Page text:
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EP REVIEW: Crobot – Rat Child


June 2021 sees the return of the beardos in Crobot with their latest EP Rat Child (Mascot Label Group), a mix of pieces that could have appeared on Motherbrain in an alternate universe and products of the pandemic and long distance friendships. You’re lucky if I bother to actually put on pants, much less try to engage in any kind of creative endeavor over Zoom/Skype/smoke signal so I have to give credit where credit is due.

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ALBUM REVIEW – Boss Keloid – Family The Smiling Thrush


Following up a breakthrough album, such as Boss Keloid’s last opus Melted On The Inch (Holy Roar) which finished at #4 in Ghost Cult’s Album of the Year poll in 2018, is a challenging proposition. Stray too far from the magic formula and you risk undoing that giant stride taken forwards (even without being a band that has always taken efforts to ensure development and evolution of their sound is a given); repeat the previous approach and accusations of diminishing returns, or playing it safe, abound along with an invariably inferior product. Continue reading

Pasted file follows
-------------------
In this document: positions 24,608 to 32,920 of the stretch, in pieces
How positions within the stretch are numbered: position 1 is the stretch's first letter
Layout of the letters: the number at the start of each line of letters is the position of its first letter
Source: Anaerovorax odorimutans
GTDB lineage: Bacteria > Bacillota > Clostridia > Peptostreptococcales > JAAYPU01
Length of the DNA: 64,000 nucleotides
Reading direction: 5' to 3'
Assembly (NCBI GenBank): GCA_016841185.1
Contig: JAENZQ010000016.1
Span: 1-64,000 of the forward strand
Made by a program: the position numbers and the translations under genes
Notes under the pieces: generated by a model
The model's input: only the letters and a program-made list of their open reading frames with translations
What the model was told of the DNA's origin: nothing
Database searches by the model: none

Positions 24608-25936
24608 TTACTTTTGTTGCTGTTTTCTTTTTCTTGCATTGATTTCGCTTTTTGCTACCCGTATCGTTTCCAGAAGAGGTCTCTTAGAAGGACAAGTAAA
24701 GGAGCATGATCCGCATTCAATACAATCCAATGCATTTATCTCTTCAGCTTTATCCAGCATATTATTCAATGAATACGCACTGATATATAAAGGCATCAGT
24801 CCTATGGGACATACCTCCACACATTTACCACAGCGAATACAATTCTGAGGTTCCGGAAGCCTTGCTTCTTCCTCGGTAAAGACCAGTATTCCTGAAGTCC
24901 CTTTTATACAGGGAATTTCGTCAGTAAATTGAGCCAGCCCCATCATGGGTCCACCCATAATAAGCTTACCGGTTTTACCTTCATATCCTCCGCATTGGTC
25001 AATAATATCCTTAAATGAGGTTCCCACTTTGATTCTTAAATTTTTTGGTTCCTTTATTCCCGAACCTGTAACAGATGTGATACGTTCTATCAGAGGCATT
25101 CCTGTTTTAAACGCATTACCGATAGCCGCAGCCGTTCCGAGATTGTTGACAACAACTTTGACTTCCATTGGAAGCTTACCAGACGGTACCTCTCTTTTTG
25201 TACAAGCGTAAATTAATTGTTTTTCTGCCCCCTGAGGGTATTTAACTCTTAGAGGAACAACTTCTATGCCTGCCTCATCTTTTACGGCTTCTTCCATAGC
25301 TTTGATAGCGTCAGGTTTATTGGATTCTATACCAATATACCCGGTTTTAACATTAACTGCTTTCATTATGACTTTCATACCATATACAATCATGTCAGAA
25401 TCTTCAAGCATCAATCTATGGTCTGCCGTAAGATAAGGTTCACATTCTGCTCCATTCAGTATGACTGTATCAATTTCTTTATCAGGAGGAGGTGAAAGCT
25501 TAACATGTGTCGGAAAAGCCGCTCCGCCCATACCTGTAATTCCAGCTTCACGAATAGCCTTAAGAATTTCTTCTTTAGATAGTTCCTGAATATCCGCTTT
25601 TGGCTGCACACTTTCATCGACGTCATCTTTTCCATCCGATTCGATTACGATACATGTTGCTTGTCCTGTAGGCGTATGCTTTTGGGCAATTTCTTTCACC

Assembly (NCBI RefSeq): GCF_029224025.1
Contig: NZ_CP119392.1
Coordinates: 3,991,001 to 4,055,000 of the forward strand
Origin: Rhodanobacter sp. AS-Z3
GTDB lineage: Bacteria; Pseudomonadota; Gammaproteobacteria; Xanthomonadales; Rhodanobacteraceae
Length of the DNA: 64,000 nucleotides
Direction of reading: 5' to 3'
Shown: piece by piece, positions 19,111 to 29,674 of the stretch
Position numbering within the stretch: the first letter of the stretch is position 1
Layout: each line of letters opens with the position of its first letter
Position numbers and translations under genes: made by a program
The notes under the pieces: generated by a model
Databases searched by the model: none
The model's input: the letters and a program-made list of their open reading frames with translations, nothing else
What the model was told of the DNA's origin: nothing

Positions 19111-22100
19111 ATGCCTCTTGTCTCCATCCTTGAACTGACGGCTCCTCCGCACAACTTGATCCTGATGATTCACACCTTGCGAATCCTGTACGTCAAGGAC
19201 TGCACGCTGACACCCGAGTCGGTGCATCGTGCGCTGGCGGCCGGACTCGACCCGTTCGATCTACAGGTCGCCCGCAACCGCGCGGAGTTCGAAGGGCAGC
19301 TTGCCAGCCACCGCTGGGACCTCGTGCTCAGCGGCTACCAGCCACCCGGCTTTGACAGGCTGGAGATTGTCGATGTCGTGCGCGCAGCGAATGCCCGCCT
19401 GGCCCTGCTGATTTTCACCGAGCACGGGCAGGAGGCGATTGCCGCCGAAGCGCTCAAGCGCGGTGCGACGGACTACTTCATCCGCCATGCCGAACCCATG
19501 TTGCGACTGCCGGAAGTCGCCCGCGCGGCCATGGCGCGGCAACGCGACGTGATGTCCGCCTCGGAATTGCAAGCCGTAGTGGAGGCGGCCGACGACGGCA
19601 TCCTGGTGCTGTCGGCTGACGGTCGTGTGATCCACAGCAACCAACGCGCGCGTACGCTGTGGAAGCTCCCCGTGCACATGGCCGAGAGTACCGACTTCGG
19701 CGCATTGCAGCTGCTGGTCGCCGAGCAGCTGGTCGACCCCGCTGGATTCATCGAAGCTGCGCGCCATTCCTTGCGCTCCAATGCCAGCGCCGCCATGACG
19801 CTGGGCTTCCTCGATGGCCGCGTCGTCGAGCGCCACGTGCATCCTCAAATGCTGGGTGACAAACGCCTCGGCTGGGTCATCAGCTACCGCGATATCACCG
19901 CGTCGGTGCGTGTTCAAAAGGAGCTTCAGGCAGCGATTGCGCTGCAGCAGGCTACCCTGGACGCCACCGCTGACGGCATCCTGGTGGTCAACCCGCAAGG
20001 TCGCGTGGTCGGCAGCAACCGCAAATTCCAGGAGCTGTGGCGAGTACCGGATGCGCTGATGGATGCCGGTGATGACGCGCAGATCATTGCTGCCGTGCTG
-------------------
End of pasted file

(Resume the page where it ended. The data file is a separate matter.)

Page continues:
ALBUM REVIEW: Vreid – Wild North West


Black metal connoisseurs rejoice!

The latest Vreid record is an homage to the classic black metal sound the members helped create way back in the days of Windir while simultaneously experimenting with bold new soundscapes and storytelling. Wild North West (Season of Mist) is a pounding cataclysm of power and fury, yet it does so with a style and panache in a way that only these Norwegian black metal stalwarts could deliver. They offer a fresh take on the traditional black metal tropes while cutting the growls and blast beats with a melody that keeps your head banging and your mind racing, like on the hypnotic “Dazed and Reduced” and the ominous tone-setting title track.